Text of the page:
Crew Dragon jumps down to wrap up Crew-1 mission

Crew Dragon jumps down to wrap up Crew-1 mission

A SpaceX Crew Dragon spacecraft jumps down in the Gulf of Mexico May 2, sending 4 astronauts from a five-and-a-half-month stay on the International Space Station.

On May 1 the Crew Dragon Spacecraft Resilience undocked from the station at 8:35 p.m. Eastern. This is after leaving the surrounding area of the station and completing a 16-minute deorbit burn.  On May 2 the spacecraft jumps down in the Gulf of Mexico off the coast from Panama City, Florida, at 2:57 a.m. Eastern.

Onboard the spacecraft named as follows:
  • NASA astronauts
    • Mike Hopkins
    • Victor Glover
    • Shannon Walker
  • Japan Aerospace Exploration Agency astronaut
    • Soichi Noguchi

The splashdown marks the wrap-up of the Crew-1 mission, the first functioning commercial crew operation. That mission began with a Nov. 15 launch on a SpaceX Falcon 9, along with the spacecraft landing with the station the next day.

The jump down was the first evening by an American crewed spacecraft since Apollo 8, which jumped down in the Pacific Ocean. This is after its flight across the moon in December 1968. That was the just other U.S. crewed operation in order to land in the ocean in the evening.

The choice to jump down at night was led by the weather conditions. NASA reschedules planned splashdowns through the day April 28 and May 1. This is due to the winds and sea conditions at its docking zones off the Florida coast. However, climate conditions for this docking were standard, with surges of about 30 cms and winds of five km per hour. This is well inside the restrictions for a secure landing.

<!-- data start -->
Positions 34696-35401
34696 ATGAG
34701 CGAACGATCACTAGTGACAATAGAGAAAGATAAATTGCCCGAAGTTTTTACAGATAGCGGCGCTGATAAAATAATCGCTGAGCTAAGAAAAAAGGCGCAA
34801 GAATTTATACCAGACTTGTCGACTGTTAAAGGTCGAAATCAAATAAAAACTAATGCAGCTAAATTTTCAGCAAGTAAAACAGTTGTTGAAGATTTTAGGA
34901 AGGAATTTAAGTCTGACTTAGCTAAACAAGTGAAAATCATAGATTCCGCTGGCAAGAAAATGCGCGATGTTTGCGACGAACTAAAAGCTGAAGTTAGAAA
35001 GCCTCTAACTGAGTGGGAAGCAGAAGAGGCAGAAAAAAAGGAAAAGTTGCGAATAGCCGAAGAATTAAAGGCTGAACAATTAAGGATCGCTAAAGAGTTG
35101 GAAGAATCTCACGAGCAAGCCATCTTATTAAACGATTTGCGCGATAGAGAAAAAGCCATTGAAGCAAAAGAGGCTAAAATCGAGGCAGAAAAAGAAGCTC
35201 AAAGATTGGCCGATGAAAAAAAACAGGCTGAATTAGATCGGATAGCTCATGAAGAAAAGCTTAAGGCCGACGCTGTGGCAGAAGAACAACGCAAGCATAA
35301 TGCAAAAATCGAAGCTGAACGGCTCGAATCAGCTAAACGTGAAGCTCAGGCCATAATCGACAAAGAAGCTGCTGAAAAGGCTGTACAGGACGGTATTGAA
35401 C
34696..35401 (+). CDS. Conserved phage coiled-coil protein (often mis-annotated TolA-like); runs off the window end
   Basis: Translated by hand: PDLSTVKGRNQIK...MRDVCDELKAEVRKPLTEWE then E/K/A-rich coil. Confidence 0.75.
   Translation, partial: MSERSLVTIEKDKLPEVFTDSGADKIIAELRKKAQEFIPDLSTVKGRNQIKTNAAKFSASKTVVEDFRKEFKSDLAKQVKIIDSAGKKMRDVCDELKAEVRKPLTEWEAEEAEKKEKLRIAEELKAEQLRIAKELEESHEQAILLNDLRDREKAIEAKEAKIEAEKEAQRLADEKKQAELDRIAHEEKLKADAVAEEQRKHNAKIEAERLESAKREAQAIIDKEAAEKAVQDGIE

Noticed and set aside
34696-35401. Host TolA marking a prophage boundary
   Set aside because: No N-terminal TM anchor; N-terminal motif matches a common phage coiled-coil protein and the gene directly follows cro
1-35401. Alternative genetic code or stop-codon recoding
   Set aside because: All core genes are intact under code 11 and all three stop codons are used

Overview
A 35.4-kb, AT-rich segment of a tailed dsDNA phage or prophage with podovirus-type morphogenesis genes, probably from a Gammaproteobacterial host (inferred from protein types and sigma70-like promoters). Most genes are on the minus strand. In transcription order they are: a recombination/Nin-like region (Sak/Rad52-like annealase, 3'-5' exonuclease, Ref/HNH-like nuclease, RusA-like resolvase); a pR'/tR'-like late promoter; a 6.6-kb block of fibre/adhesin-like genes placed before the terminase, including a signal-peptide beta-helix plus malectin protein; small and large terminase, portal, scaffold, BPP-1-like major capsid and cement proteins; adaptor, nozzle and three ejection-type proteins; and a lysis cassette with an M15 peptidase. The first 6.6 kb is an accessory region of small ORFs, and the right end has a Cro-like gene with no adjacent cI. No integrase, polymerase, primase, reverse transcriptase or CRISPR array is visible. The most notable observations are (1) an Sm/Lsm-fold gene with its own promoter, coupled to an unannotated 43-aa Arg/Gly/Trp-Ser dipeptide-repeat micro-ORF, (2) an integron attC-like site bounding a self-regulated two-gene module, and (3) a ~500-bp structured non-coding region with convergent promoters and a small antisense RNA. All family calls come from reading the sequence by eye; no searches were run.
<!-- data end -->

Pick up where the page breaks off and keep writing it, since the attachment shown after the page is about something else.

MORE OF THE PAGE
Steve Stich is NASA’s commercial crew program manager and mentions the following on NASA TV shortly earlier the Crew Dragon undocked from the station:
  • “We are placing the crew and the spacecraft down in very gentle winds and waves. That is best for the crew and the spacecraft.”
  • “Recovery teams receive experience with the latest cargo Dragon mission, CRS-21.”
  • “That spacecraft is relatable to the Crew Dragon spacecraft and we are prepared for that opportunity.”
  • “When we measure all possibilities, it looks like it’s the best time that we are home.”
One more Crew Dragon spacecraft, Endeavour, launches on April 23 on the Crew-2 operation, landing at the station the next day. It gave to the station:
  • NASA astronauts Shane Kimbrough and Megan McArthur
  • European Space Agency astronaut Thomas Pesquet
  • JAXA astronaut Akihiko Hoshide.

They will stay on the station around late October when the Crew-3 operation will commence on another Crew Dragon.

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